This amazing old building is still standing at Vevey, although its original purpose is unknown. (Greg Nesteroff photo)


A famous fumnambulist of the 1860s picked the name of a Slocan Lake phantom townsite.

A series on West Kootenay/Boundary place names

Vevey, or Vevey Landing, on the east shore of Slocan Lake between Slocan and Silverton, was originally known as Twelve Mile, owing to its approximate distance from New Denver.

The 1897-98 Williams directory of BC explained that “It is known by the CPR as Ashburn Flag Station” but it’s not known who they were honouring.

The Manitoba Morning Free Press of May 22, 1897 reported: “The new steamer Slocan has been launched on Slocan Lake and a freight tariff to the following ports of call has been issued: Ashburn, Enterprise, Gold Creek, New Denver, Silverton, and Slocan City.” (It’s also unclear where Gold Creek was; the name is no longer in use.)

John Henry Cory obtained a Crown grant for Lot 1024 on March 17, 1897, and thereupon started a hotel and townsite to capitalize on travellers headed for mines up Ten and Twelve Mile Creeks.

As Cory reminisced in a 1950s Nelson Daily News story: “I had a ranch at Twelve Mile, also a townsite … I called the townsite Bivey [sic]. I had a mining man stop in at the hotel. He was taken up with the view from the verandah, said it was so much like Bivey. He said it was either in Switzerland or Austria.”

Vevey is actually in Switzerland, on the north shore of Lake Geneva, near Lausanne. In addition to its breathtaking views, it was home to comedian Charlie Chaplin from 1952-77 (he’s buried there) and it’s the world headquarters of Nestlé. Milk chocolate was reportedly invented there in 1875.

The mining man Cory referred to was William Leonard Hunt, better known as The Great Farini — a circus performer and tightrope walker who crossed Niagara Falls several times in the early 1860s.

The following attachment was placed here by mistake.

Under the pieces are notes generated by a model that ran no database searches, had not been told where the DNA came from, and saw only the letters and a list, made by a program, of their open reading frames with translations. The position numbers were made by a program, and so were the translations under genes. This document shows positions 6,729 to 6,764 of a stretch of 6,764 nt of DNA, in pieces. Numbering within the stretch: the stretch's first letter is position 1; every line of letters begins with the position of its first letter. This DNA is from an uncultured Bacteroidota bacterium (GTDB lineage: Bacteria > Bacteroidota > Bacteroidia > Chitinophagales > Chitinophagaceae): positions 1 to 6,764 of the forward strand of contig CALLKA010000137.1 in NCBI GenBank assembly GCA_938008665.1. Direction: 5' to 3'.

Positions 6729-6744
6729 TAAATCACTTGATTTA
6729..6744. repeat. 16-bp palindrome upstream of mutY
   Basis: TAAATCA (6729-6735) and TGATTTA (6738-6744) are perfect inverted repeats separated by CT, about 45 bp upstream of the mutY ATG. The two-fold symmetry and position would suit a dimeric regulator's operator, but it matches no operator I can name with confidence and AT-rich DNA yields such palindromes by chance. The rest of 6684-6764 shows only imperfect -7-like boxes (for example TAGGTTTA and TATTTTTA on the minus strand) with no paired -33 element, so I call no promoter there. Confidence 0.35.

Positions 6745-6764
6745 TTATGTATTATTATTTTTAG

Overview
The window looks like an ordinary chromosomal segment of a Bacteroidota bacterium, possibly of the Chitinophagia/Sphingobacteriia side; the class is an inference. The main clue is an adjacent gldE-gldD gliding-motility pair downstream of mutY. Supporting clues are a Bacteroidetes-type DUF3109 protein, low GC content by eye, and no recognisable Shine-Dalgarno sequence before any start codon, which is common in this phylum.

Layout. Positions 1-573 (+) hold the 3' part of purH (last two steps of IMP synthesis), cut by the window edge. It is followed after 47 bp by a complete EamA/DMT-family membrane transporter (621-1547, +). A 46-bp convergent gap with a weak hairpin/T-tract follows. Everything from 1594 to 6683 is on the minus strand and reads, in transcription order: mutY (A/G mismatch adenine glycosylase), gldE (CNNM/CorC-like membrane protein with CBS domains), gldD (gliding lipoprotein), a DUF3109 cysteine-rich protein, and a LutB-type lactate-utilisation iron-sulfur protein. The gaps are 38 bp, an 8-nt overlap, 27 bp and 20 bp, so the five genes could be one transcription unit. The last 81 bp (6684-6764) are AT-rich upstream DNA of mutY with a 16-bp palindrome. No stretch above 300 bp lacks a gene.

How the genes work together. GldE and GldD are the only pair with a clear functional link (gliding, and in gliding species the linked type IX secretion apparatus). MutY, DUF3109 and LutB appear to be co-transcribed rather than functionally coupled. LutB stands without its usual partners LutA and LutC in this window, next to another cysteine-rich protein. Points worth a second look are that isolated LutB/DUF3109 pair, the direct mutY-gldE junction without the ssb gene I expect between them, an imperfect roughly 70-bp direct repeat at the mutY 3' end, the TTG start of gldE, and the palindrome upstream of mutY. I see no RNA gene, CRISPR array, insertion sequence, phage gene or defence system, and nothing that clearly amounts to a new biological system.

By the time he arrived in the Slocan, however, Farini had reinvented himself as a mining promoter. The Slocan Pioneer of May 29, 1897 explained: “Professor Farini, who is developing the Bachelor group [of mines], is the father of Vevey, which he christened in grateful memory of the agreeable hours he has dreamed away at the famous Swiss resort, in the atmosphere of vineyards, the shadows of picturesque Territet and the sombre shades of Chillon …”

Thirteen days later the Slocan City News said of Farini: “That he means business is evident, for he has built ore houses, bunk houses, blacksmith shop and stables, as well as a new trail to the Hotel Vevey on the lake …”

According to The Ledge of June 3, 1897: “The best lots are selling at from $100 to $125; while lots farther from the lakeshore are quoted at $50.”

However, surveyor J. Herrick McGregor didn’t finish laying out the townsite until June 17. The streets were named Main, Front, Cory, and Farini. (Farini was soon out of the picture; the following year he ran the Golden Wedge mine up Lemon Creek. A street in the phantom townsite of Oro was also named after him.)

J.W. Horn and R. Kurzhals established the evocatively named Cosmos store at Vevey, and said they were willing to run a post office, but the application filed that summer was rejected as unnecessary.

The Hotel Vevey, which Cory ran in partnership with A.C. Allen, advertised from July 1897 to October 1898, and appears to have been in business at least through mid-1899. It closed for a while, but reopened in May 1901. Oddly, when Allen applied to renew the liquor license that fall, he gave the address as “Vevey Hotel, Ashburn,” even though the latter name never gained much currency.

By 1903, Allen was described as “the only inhabitant of Vevey” who had “been alone for weeks with no companion but Billy, his horse.”

Vevey appeared on a 1924 Department of Interior map and was still on the CPR sternwheeler schedule as of 1931. The last known newspaper reference from the Slocan Enterprise of June 1, 1927 stated: “George Henderson and Leonard Candy left Monday morning for Vevey’s Landing.”

Vevey survived into the 21st century as a name known mainly to those who owned property there, but a recently-erected real estate sign for “Vevey on Slocan Lake” has brought it back into vogue.

The name also survives in Vevey Creek, which flows into Aylwin Creek. It was officially adopted on April 6, 1926 based on a 1915 map. The 1930 BC Gazetteer declared it was “not Eight Mile, nor North Fork of Eight Mile, nor L.H.”

An old two-storey wooden building survives at Vevey, but its original purpose and date of construction are unknown.

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